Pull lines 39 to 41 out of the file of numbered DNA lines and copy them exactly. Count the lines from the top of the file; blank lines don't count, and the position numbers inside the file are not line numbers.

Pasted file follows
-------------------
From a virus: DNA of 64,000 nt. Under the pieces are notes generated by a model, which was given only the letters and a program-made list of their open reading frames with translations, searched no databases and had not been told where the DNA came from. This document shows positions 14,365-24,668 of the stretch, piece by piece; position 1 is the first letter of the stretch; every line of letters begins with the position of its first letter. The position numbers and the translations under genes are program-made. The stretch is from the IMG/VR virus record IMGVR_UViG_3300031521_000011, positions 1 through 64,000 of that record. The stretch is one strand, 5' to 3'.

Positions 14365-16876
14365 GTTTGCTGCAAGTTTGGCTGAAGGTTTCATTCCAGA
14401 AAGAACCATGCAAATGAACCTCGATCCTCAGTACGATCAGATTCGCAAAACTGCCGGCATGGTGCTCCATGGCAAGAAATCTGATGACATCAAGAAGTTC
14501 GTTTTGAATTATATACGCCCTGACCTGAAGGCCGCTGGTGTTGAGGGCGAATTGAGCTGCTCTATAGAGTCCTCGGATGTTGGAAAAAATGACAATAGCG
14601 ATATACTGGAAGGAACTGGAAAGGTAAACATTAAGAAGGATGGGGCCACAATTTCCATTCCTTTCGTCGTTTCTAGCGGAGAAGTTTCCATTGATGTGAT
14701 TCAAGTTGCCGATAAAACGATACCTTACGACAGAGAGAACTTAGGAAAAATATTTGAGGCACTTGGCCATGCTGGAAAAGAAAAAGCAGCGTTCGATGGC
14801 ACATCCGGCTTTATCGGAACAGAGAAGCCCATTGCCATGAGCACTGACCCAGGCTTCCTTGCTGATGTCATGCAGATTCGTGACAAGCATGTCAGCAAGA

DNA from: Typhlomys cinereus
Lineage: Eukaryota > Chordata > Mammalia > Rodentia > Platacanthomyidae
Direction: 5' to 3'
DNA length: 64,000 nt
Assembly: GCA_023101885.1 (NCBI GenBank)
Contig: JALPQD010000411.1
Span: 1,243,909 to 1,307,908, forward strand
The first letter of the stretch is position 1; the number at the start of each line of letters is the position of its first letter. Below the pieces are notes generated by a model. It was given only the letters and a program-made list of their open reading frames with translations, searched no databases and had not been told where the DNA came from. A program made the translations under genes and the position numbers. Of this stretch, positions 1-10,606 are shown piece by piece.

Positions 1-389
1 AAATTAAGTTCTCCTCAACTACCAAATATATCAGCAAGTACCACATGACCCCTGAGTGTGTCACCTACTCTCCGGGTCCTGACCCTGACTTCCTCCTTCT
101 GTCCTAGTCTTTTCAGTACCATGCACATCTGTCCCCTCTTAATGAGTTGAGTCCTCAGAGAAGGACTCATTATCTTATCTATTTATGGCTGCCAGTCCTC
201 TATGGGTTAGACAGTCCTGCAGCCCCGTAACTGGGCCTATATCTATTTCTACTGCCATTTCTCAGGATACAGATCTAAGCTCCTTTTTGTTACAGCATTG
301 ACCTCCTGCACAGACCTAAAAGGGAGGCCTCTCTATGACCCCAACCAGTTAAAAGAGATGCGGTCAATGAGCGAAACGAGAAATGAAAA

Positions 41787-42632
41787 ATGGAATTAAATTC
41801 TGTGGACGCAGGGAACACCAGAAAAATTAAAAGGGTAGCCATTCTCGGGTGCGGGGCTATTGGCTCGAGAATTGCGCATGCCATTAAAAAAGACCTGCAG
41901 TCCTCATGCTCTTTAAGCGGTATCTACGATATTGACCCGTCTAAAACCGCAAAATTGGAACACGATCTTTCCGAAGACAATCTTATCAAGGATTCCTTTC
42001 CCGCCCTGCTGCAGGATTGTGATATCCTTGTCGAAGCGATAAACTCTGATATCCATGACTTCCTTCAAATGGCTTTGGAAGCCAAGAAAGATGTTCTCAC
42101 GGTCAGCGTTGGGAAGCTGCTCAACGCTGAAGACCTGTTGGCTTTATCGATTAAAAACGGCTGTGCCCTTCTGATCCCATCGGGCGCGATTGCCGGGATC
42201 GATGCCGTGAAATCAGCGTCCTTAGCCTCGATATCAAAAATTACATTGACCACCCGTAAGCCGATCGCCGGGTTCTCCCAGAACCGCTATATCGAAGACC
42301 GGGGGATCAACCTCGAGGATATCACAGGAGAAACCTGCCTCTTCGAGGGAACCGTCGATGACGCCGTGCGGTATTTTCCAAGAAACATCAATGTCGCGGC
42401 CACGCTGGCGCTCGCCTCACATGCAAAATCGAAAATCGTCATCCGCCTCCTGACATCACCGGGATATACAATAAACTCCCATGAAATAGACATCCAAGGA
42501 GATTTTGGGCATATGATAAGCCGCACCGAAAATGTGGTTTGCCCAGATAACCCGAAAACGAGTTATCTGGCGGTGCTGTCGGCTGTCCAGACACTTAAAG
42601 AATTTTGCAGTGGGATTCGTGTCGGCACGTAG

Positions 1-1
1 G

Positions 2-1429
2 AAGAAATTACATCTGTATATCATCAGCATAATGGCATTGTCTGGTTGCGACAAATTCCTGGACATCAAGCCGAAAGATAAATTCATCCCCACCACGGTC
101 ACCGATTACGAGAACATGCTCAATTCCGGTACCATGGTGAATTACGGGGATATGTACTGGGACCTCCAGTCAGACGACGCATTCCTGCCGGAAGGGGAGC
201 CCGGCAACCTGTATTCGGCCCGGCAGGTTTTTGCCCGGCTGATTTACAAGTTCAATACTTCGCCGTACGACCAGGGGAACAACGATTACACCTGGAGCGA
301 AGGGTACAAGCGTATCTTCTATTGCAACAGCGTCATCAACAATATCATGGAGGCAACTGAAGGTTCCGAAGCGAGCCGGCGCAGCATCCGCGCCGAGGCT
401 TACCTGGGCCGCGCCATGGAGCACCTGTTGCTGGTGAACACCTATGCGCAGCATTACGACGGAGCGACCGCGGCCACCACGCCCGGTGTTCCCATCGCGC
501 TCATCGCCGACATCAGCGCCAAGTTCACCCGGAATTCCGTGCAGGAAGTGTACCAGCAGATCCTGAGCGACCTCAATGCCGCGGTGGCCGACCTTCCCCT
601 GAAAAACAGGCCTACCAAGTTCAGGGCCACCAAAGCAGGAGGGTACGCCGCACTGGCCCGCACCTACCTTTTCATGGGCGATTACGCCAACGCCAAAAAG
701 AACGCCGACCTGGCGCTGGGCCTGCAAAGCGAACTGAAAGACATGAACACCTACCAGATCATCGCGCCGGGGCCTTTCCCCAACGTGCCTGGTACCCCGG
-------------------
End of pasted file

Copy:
301 AGGGTACAAGCGTATCTTCTATTGCAACAGCGTCATCAACAATATCATGGAGGCAACTGAAGGTTCCGAAGCGAGCCGGCGCAGCATCCGCGCCGAGGCT
401 TACCTGGGCCGCGCCATGGAGCACCTGTTGCTGGTGAACACCTATGCGCAGCATTACGACGGAGCGACCGCGGCCACCACGCCCGGTGTTCCCATCGCGC
501 TCATCGCCGACATCAGCGCCAAGTTCACCCGGAATTCCGTGCAGGAAGTGTACCAGCAGATCCTGAGCGACCTCAATGCCGCGGTGGCCGACCTTCCCCT